Protected: Not too busy at work today….

29 05 2007

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27 05 2007

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We finally made it to the monastery upstate….

24 05 2007

Chuang Yen Monastery…and we were lucky to be able to go, together, as a family yesterday. The grounds were really quiet and pretty. There weren’t many people around. So in a few halls we had the place to ourselves. Our first stop was in the “Great Hall” which houses the largest statue of the Buddha in the Western hemisphere. Inside I was impressed that there were a ton of books available free! Of course, you can make a donation, but if you really don’t have the money, the books are still there for you. I felt like I was in a place where I could leave my purse in the middle of the floor, come back in a few hours and find it untouched.

I wasn’t really sure what to do in front of the statue. I just kind of admired it. The few people who did pop in and out gave our family a fair amount of attention. All I really ended up doing was standing there, praying in my usual Catholic way….the only way I really know how to pray. I figured that was probably good enough. Next time I have to remember to bring socks. I had to borrow socks from CV.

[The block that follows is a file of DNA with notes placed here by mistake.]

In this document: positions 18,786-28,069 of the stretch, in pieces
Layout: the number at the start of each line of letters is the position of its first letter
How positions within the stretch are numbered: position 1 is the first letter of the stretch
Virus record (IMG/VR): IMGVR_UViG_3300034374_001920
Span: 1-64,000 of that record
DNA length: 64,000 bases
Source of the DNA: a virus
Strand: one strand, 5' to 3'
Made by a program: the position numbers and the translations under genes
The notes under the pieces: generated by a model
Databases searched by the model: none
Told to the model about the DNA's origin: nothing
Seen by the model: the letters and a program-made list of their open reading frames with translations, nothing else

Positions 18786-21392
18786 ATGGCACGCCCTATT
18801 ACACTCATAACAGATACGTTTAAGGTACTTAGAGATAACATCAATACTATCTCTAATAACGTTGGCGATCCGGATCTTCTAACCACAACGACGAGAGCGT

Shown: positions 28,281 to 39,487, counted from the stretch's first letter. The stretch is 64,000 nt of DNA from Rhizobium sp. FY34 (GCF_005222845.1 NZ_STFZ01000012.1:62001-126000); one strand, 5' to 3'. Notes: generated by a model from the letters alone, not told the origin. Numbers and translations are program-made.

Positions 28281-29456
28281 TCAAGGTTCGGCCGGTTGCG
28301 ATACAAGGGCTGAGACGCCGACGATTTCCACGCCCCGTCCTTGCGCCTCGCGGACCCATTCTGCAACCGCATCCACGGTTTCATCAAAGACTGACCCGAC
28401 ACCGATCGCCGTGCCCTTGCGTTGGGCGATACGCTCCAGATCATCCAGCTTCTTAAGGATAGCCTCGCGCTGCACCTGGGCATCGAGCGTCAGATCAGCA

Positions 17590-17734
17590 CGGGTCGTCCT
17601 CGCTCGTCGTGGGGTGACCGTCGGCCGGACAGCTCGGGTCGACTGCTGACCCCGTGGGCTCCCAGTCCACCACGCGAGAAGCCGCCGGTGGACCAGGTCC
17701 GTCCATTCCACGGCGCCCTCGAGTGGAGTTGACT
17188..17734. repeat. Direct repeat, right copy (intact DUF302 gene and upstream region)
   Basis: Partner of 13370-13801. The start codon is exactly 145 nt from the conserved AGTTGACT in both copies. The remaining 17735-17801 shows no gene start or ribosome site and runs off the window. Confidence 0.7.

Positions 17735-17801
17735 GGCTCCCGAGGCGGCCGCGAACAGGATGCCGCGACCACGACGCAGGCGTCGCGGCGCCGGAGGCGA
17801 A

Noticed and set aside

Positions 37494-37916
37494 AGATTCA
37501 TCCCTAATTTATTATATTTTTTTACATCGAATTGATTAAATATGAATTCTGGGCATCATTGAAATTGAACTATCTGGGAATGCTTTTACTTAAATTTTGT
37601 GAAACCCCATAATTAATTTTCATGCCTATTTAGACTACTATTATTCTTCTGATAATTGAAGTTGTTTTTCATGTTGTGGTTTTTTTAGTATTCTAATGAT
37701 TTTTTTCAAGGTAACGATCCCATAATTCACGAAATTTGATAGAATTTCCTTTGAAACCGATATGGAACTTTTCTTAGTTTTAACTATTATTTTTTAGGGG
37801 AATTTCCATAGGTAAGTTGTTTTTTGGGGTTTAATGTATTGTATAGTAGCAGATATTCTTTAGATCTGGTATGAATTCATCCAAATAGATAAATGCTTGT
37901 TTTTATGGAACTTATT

Explorer thought she could run around like a maniac. I tried to keep her under control, but there was no way that was going to happen. We let her have fun outside, skipping around and picking “wishes”. We also ended up going into Kuan Yin Hall…she’s the buddha of mercy (that’s what they told us in China). I love Kuan Yin. I think of her as Mary or the Goddess. I enjoyed praying to her and found standing in front of her to be a moving experience.

We didn’t really get a chance to see much of the rest of the grounds at this visit. I’d like to go back again. They have some events and maybe we can think about going when the kiddos are old enough to sit still and when I know what the heck I’m supposed to do. I wish the place wasn’t more than an hour away.

Someone told me that twice a year ashes are interred in a nearby mountainside for all of the members of the monastery that have died recently. Apparently, for only three thousand dollar you can inter two people in urns. For the first time, I thought to myself that I might know where I want to be buried. It’s something to think about. Plus, I can’t resist a bargain. To be buried in our local cemetery or above ground mausoleum costs a fortune.